Observing an individuals interaction with their hobby is one of the most transparent windows into the type of person they are. It doesn’t particularly matter what type of hobby they have, should you find yourself in a position to witness the process of someone laboring at something they love to do, you’re going to get to know them a little bit better. This could apply to anything from building model airplanes to playing in a city softball league. The principles remain the same. There are countless documentaries that follow enthusiastic hobbyists in their pursuit of perfection towards odd practices, but one that was recently recommended to me was especially interesting, and equally fun. It was an opportunity to watch varying levels of Do-It-Yourselfers in action slaving away at making haunted mazes for trick-or-treaters each year.
The American Scream follows three families as they prepare for Halloween. Each of these families has an annual tradition of setting up incredibly elaborate haunted mazes in their backyard and homes. The first family we see shows an obsessed father that works as a software engineer by day and spends the majority of his spare time designing props and scenes for the upcoming holiday. His family helps him and for the most part enjoys the hobby, but it’s not without it’s toll. Next we see a grown father son duo that are kind hearted, albeit slightly odd. Their approach to scaring is not nearly as professional as the first family, but they eagerly piece together props with instructions they’ve found on the internet. Finally we meet a man that, along with the help of his children, chooses quantity over quality for his maze, building props out of just about anything he can get his hands on. We observe these three families as the days count down to Halloween. We observe them as they interact with their passion, and it’s a blast.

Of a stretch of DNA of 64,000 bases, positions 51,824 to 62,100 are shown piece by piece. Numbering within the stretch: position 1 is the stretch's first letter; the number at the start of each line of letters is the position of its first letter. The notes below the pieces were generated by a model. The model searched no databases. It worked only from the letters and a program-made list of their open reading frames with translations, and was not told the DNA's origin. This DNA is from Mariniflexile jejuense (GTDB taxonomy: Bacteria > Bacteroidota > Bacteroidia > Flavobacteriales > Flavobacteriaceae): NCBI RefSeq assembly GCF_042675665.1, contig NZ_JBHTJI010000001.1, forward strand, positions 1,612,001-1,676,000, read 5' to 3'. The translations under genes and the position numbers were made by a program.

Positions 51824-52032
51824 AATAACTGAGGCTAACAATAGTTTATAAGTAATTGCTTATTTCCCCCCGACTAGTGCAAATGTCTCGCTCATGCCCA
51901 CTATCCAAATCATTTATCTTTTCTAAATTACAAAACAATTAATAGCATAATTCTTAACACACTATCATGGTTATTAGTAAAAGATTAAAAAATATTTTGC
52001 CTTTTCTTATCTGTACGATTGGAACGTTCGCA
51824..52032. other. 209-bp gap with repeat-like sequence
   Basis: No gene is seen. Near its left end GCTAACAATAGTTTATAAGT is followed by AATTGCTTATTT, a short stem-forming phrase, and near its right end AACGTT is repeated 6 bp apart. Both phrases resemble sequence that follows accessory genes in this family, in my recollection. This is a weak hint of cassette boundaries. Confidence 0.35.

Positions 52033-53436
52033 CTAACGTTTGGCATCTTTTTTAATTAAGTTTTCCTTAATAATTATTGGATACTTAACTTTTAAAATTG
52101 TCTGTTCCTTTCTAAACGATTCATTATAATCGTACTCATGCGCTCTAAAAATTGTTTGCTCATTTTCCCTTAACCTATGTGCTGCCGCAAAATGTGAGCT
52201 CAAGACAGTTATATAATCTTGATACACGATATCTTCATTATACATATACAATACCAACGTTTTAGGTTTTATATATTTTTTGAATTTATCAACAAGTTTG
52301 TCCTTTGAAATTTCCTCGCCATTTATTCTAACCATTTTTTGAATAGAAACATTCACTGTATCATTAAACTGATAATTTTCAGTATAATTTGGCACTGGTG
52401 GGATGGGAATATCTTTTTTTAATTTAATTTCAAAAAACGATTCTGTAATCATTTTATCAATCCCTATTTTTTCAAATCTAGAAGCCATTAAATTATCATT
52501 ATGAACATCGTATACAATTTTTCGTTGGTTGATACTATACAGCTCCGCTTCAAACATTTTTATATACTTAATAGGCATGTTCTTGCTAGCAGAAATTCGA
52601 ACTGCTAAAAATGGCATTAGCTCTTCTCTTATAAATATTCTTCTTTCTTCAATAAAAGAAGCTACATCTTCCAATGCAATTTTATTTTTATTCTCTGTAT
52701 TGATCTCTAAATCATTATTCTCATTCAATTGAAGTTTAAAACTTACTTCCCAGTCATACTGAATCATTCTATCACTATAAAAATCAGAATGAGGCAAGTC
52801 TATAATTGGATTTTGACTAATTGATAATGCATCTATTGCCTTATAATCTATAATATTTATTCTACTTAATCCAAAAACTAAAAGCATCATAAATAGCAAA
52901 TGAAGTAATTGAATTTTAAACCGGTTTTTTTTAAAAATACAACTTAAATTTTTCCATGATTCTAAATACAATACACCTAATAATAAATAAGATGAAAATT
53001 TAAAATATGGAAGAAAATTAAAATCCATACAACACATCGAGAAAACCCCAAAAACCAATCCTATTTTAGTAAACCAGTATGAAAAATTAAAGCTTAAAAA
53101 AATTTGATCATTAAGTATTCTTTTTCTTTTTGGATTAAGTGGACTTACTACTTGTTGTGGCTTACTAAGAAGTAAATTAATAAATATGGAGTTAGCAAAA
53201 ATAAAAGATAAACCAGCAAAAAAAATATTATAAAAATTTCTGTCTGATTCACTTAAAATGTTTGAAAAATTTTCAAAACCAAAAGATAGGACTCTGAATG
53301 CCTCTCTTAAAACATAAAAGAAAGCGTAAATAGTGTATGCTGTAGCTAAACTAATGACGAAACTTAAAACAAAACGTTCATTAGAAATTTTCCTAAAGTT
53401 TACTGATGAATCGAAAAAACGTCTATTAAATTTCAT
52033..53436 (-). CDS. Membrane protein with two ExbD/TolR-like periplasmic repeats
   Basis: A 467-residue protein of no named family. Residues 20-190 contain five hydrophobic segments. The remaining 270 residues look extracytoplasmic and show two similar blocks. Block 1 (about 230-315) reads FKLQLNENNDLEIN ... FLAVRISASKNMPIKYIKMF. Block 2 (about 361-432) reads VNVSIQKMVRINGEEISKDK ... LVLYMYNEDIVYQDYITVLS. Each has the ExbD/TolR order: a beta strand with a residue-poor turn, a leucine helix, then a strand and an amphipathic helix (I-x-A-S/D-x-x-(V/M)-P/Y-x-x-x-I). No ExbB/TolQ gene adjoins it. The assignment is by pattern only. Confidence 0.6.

The film itself is fairly generic for a documentary. Switching between interviews and fly-on -the-wall style shots, we get to both observe the creation of the mazes in action and hear the families discuss the emotional implications that these mazes represent. But the real fun comes towards the end of the film when the three mazes open up for one night. The entire neighborhood comes out to try the three mazes, and the creators reap the fruits of their labor by basking in the screams of their community.
The entire “haunting” culture is interesting. What is often viewed as weird on the surface can be linked to more “normal” human traits. The fascination can certainly come off as macabre, but it’s not without it’s charm, and that charm lies solely in the individuals that choose to put their strength and effort into a passion project like this. One thing that was brought up was the communal aspect of Halloween. Thanksgiving and Christmas are more family holidays, whereas Halloween is about the community. Behind the makeup and the blood lies a surprisingly warm tale of human kindness.